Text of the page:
Positive Profile of the Week: Tommy Caldwell

In the climbing world, climbers always look for the next climb as each ascent clears the way for other climbers. With this in mind, we are delighted to highlight as our Positive Profile of the Week – Tommy Caldwell.

Considered one of the best climbers in the world, Tommy Caldwell has faced many challenges that made him stronger, not only as a climber but also as a person. Growing up in Colorado, Caldwell got his love for climbing from his parents, especially his father, who was a mountain guide and climber. A world traveler in climbing, Tommy has a number of notable climbs under his belt, but also has had some incredible trials.

In 2000, militants kidnapped him in the mountains of Kyrgyzstan while on a trip with several climbing partners. He escaped after pushing the assailant off a cliff and fleeing to local government soldiers. About a year later, his finger was cut off by a table saw; even though his finger could be reattached, the doctors told him that he might not be able to climb again. He took the news as a challenge and, with a missing finger, continued to defy the impossible and keep climbing the hardest cliffs.

A trailblazer of free climbing, Caldwell is known for being the first to climb Yosemite’s 3,000-foot El Capitan’s Dawn Wall in 2015. The 19-day climb of the Dawn Wall took six years of planning and was documented in two films, ‘The Progression,’ and ‘The Dawn Wall.’ His memoir, ‘The Push,’ tells the story of his historic climb and other stories of his adventures of finding the next climb.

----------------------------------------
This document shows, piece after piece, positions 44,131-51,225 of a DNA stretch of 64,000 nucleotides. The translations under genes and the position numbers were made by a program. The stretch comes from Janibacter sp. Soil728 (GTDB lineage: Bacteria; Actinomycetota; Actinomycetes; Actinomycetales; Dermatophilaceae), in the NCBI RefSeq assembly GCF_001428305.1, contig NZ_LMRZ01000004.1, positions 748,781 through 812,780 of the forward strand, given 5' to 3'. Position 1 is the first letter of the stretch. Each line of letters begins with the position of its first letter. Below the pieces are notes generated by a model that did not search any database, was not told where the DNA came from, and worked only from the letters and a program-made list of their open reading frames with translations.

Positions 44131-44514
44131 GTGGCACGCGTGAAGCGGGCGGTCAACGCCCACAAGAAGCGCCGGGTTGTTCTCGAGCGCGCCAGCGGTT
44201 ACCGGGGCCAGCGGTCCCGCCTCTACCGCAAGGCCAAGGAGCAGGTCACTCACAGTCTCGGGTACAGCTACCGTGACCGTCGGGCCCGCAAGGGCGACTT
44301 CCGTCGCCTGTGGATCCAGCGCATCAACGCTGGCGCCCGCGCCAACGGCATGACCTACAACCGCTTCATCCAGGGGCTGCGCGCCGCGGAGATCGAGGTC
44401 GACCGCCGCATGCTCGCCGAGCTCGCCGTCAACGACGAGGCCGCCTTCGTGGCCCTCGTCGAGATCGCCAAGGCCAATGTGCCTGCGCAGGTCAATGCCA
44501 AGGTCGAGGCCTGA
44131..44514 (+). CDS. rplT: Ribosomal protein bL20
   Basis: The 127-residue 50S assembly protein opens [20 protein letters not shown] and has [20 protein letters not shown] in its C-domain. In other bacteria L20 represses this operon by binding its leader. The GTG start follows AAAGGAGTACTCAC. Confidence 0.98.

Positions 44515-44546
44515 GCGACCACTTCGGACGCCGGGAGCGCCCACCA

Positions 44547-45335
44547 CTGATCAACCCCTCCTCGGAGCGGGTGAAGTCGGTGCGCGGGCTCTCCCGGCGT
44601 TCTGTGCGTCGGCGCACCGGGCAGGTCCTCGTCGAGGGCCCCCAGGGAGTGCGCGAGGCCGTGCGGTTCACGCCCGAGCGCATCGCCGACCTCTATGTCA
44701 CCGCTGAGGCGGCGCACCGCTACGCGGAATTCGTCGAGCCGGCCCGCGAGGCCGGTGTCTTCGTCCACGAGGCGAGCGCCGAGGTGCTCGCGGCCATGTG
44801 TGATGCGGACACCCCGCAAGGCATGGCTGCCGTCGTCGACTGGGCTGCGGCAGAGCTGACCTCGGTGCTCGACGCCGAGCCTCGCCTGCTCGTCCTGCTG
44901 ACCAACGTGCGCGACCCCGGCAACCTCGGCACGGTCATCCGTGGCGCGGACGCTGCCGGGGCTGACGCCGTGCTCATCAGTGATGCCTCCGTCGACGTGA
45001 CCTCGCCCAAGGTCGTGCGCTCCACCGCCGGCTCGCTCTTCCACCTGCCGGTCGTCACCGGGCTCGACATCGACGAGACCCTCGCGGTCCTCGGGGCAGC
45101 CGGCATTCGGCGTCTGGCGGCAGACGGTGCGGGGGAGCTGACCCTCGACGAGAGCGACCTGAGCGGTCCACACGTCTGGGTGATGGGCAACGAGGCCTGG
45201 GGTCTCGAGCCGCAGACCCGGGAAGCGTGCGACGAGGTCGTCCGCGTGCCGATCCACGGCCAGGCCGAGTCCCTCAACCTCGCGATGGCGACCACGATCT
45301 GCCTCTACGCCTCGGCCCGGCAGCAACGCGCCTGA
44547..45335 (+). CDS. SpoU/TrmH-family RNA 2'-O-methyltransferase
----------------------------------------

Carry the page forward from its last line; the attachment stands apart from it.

Not much keeps Tommy down as he’s always looking up - to that next ascent. We admire the courage, the grit and the spirit of Tommy Caldwell. An individual who will always be looking for the next challenge, the next mountain to climb – and inspiring us all to attack our lives with a deep passion and positive energy. Thank you, Tommy Caldwell!

Quotes of the Week: Finding the Next Mountain

"Climb the mountain not to plant your flag, but to embrace the challenge, enjoy the air and behold the view. Climb it so you can see the world, not so the world can see you." - David McCullough Jr. "The only way to reach your true potential is to challenge yourself and keep moving forward. When you conquer one mountain, find the next one waiting for you." – Anonymous "In the end, it's not the years in your life that count. It's the life in your years." - Abraham Lincoln "Your life does not get better by chance. It gets better by change." - Jim Rohn "The future belongs to those who believe in the beauty of their dreams." - Eleanor Roosevelt